The primary issue with the ATi chipset is that it is an ATi chipset. The Linux drivers do not perform as ATi had promised, and that is what is causing most of the non-flash performance issues. (Flash is much better, but not perfect, on nVidia.) So while yes, that video card would work well with the LINK board, it would not improve your performance much since it uses the same driver base.
However, the ATi should be able to handle Blu-Ray playback... What drive are you using, and what playback software? It appears that there's only one or two programs available (PowerDVD has the most chatter) for Linux that handle Blu-Ray without questionable legality.
Tested with both the current link software release, but I've also tried ubuntu 9.10 with:
0 10:13:02 tv@tv ~
0 %> dpkg -l |grep fgl
ii fglrx-amdcccle 2:8.660-0ubuntu4 Catalyst Control Center for the ATI graphics accelerator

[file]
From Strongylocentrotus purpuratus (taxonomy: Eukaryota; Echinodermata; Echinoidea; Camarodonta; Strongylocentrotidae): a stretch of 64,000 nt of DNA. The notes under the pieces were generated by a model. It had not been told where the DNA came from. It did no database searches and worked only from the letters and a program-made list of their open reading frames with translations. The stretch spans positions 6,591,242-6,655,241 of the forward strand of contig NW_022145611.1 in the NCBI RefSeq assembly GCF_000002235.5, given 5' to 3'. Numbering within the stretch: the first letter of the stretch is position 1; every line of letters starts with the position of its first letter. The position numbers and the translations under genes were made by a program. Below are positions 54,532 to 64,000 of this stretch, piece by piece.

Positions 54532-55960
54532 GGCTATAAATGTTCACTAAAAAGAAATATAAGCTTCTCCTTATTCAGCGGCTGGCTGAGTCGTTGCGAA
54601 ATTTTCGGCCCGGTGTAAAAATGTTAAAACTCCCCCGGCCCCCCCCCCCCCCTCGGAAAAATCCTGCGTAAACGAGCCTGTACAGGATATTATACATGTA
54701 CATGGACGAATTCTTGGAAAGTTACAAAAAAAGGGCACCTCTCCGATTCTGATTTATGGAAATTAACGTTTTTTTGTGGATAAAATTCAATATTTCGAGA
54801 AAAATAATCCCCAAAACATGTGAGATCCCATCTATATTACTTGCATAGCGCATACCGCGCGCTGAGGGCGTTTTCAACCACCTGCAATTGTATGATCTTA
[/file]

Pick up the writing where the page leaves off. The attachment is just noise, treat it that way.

ii fglrx-kernel-source 2:8.660-0ubuntu4 Kernel module source for the ATI graphics accelerators
ii fglrx-modaliases 2:8.660-0ubuntu4 Identifiers supported by the ATI graphics driver
ii xorg-driver-fglrx 2:8.660-0ubuntu4 Video driver for the ATI graphics accelerators
0 10:13:07 tv@tv ~
As for the source, any mkv encoded blue-ray video. File props attached to this post.
I stumbled across this forum while researching how to set
up a 786g chipset for video playback. A lot of the information
seems to the same for the 780g the link seems to use.
For video playback , you seem to be using the wrong driver.
You don't want to use the fglrx driver except for 3d or using
the XvBA backend, which it does not seem the link is doing.
YOu should switch to the x11-driver-ati, though this does not work right
without also changing the device section of your x11.config to add the line
Option "VideoOverlay" "on"
you may also want
Option "AccelMethod" "EXA"
Another interesting alternative is the broadcom crystal hd card, which also had a joint press
release with adobe about flash supporting it. So maybe an OEM version could be licenced
that used it.